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Ministry launches review of asbestos status in Kingdom

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Labour minister Ith Sam Heng (left) and Yuka Ujita, ILO technical specialist on occupational safety and health, during a virtual meeting on asbestos and the dangers it poses on Tuesday. LABOUR MINISTRY

Ministry launches review of asbestos status in Kingdom

The Ministry of Labour and Vocational Training plans to collaborate with two outside organisations to raise public awareness in Cambodia about the dangers of asbestos, an industrial material widely used throughout the world for various applications such as insulating buildings – though its use was largely banned in most developed nations due to the deadly affects it can have on anyone who breathes its fibres into their lungs.

The two groups working with the ministry are Union Aid Abroad – APHEDA and the UN’s International Labour Organisation (ILO).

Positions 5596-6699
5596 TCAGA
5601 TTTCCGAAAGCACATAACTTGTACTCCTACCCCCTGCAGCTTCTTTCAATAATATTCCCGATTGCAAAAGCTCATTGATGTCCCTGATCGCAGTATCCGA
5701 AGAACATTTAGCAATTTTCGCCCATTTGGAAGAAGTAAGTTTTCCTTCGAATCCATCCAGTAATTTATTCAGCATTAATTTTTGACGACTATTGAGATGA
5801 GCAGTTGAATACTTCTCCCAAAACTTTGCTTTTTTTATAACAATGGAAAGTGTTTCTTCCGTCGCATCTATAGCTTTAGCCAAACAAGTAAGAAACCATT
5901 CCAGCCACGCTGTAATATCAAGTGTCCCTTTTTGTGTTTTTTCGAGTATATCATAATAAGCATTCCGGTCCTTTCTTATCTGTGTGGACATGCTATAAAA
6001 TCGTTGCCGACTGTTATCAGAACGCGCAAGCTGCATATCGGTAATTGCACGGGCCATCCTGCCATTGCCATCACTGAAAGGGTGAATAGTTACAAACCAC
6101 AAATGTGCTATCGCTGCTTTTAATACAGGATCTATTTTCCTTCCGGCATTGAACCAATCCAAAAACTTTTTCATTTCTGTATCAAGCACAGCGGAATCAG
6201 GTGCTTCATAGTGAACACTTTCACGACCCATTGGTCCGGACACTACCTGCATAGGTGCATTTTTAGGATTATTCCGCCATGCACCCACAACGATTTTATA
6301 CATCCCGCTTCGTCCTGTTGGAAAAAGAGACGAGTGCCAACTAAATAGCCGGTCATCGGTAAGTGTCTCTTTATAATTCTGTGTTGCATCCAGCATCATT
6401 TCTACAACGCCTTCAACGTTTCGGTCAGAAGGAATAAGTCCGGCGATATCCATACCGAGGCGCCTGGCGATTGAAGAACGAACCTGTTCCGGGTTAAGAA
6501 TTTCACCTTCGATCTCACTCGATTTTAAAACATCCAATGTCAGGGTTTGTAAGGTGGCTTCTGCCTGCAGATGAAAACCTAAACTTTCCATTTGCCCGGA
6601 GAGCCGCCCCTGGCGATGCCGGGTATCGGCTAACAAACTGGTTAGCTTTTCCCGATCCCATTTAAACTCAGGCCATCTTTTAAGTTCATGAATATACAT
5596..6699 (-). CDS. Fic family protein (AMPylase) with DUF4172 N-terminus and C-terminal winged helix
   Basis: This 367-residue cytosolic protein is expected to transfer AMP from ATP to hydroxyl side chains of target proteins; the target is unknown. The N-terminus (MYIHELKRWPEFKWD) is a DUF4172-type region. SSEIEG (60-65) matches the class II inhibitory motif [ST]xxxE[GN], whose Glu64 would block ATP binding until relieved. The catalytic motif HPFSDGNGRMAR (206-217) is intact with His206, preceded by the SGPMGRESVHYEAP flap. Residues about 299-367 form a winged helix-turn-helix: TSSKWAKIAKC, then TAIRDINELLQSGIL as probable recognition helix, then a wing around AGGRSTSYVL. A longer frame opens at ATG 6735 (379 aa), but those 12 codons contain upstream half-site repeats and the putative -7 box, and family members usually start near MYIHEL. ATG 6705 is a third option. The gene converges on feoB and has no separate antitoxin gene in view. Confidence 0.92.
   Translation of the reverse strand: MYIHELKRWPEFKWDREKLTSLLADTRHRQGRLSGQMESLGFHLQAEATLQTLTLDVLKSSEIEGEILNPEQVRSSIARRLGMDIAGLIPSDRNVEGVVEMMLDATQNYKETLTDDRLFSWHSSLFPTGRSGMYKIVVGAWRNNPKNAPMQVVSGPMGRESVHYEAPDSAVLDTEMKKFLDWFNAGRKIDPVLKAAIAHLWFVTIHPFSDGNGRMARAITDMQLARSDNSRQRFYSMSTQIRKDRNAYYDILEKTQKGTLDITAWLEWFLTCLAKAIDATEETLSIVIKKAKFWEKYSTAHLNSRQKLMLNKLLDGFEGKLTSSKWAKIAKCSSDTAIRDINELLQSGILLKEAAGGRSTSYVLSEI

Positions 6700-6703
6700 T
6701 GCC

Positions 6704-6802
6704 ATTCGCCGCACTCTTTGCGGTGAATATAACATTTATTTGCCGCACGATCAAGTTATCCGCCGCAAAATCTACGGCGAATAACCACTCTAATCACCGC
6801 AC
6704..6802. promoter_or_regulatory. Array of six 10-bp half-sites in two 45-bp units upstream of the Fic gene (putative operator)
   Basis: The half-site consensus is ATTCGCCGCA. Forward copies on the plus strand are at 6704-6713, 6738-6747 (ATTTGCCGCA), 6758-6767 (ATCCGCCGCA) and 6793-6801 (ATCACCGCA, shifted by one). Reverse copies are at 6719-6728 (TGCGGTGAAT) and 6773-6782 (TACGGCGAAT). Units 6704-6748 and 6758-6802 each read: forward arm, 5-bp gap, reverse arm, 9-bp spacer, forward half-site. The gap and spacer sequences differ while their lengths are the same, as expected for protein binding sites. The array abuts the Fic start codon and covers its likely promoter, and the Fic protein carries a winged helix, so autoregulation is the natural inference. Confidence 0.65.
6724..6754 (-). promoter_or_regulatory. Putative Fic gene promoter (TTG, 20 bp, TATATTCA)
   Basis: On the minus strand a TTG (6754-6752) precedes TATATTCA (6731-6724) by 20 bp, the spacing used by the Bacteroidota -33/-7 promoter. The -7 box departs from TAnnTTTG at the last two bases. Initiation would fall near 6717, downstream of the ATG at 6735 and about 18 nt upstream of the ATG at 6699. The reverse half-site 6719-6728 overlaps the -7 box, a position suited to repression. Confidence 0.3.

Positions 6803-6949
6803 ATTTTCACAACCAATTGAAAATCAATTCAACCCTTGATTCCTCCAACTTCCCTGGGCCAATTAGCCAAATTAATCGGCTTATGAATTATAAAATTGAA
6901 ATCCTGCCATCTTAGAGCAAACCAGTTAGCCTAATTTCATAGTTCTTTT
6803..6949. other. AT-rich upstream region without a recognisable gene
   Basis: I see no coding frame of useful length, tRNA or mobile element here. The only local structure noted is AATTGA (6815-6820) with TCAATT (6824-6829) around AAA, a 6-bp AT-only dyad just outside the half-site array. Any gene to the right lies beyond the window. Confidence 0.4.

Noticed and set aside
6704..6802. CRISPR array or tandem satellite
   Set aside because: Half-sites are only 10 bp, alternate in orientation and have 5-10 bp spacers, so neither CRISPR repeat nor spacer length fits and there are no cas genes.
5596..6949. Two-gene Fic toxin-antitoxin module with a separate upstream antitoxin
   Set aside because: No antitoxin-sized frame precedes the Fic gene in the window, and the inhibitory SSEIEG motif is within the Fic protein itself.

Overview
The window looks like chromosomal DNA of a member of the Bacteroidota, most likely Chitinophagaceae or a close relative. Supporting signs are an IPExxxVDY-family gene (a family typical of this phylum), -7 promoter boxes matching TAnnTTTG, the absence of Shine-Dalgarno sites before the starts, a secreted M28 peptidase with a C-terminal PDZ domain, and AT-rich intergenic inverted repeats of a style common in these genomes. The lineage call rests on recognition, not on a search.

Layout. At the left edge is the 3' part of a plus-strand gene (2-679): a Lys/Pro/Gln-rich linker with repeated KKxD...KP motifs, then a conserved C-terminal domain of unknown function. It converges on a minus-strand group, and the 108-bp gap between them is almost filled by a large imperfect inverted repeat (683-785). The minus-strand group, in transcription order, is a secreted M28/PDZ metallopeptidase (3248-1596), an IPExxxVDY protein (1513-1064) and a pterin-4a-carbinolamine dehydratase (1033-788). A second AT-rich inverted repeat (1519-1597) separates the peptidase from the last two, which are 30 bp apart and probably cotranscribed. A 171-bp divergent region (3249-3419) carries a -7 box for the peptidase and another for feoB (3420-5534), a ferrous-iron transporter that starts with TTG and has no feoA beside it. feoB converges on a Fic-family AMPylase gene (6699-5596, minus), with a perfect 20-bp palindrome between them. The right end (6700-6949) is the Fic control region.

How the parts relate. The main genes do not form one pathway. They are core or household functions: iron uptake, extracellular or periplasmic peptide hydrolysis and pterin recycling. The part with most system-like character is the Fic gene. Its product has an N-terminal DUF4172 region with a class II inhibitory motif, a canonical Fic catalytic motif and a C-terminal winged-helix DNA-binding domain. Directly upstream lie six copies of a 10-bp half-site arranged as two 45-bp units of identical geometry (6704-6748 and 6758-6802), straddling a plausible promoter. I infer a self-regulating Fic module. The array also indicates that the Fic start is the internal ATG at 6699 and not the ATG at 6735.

Labour minister Ith Sam Heng announced the collaboration on August 31, saying team members from all three participating organisations would meet and begin compiling information on the current use of asbestos in Cambodia.

“Because there is no definite consensus as yet internationally as to whether asbestos should be banned completely, our team has a very important role to gather all information on asbestos and answer questions like: How useful is it? What are the alternatives? What are the dangers of using it?” Sam Heng said.

“In some countries, [where asbestos is still used] they use it very carefully, and even the storage is very specialized ... No one actually touches it, all of it is handled mechanically. So this is an issue we must be careful about,” he added.

According to a report on asbestos by APHEDA – which is an organisation that campaigns for a total ban on asbestos use globally – it is a mineral substance that can be used to make products that are especially tough, hard and cheap but exposure to it can lead to diseases such as lung cancer.

The report notes that it is often called a hidden killer because it takes years for those exposed to asbestos to develop the cancer that will eventually kill them despite the fact that it only takes very brief exposure to the material to set the process in motion by breathing in loose asbestos fibres.

In countries where its use is still permitted, asbestos-containing products include fibrous cement and other construction materials, thermal and sound insulation systems, fire extinguishers, insulation, floor tiles, plastics, textiles, abrasive materials, brake pads and packaging materials.


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